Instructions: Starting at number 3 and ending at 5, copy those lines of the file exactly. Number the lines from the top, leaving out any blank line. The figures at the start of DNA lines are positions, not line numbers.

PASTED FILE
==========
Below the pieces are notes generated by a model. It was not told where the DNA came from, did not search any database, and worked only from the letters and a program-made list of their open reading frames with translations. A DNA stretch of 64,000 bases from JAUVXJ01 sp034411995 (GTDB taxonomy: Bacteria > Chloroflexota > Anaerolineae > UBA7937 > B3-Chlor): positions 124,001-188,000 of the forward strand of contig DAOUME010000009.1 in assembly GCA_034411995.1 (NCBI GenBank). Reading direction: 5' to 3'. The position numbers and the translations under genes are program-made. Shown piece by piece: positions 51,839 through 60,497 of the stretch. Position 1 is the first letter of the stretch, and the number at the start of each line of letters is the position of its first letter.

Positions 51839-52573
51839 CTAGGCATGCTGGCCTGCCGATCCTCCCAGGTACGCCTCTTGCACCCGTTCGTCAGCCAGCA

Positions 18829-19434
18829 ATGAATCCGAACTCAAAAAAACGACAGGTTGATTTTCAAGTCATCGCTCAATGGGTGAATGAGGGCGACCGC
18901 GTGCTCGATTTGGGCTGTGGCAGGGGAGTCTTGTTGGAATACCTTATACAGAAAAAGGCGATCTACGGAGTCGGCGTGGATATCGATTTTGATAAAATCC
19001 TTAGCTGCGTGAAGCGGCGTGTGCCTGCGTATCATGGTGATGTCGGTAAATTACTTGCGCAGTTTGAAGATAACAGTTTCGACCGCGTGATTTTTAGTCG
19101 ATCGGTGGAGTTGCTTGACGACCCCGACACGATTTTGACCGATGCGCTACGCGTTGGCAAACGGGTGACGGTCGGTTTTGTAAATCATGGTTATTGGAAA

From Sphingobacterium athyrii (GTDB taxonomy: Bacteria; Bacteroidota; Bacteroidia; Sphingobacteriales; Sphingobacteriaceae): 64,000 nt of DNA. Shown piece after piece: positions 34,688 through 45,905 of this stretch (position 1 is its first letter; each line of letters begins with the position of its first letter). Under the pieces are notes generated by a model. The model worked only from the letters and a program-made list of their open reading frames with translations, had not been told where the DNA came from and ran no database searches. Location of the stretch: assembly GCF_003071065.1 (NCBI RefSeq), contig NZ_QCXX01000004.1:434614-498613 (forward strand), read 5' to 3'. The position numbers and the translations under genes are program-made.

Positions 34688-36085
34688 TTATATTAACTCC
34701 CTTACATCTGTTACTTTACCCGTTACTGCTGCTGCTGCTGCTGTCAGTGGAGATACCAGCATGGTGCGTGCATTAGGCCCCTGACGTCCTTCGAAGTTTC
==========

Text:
51839 CTAGGCATGCTGGCCTGCCGATCCTCCCAGGTACGCCTCTTGCACCCGTTCGTCAGCCAGCA

Positions 18829-19434
18829 ATGAATCCGAACTCAAAAAAACGACAGGTTGATTTTCAAGTCATCGCTCAATGGGTGAATGAGGGCGACCGC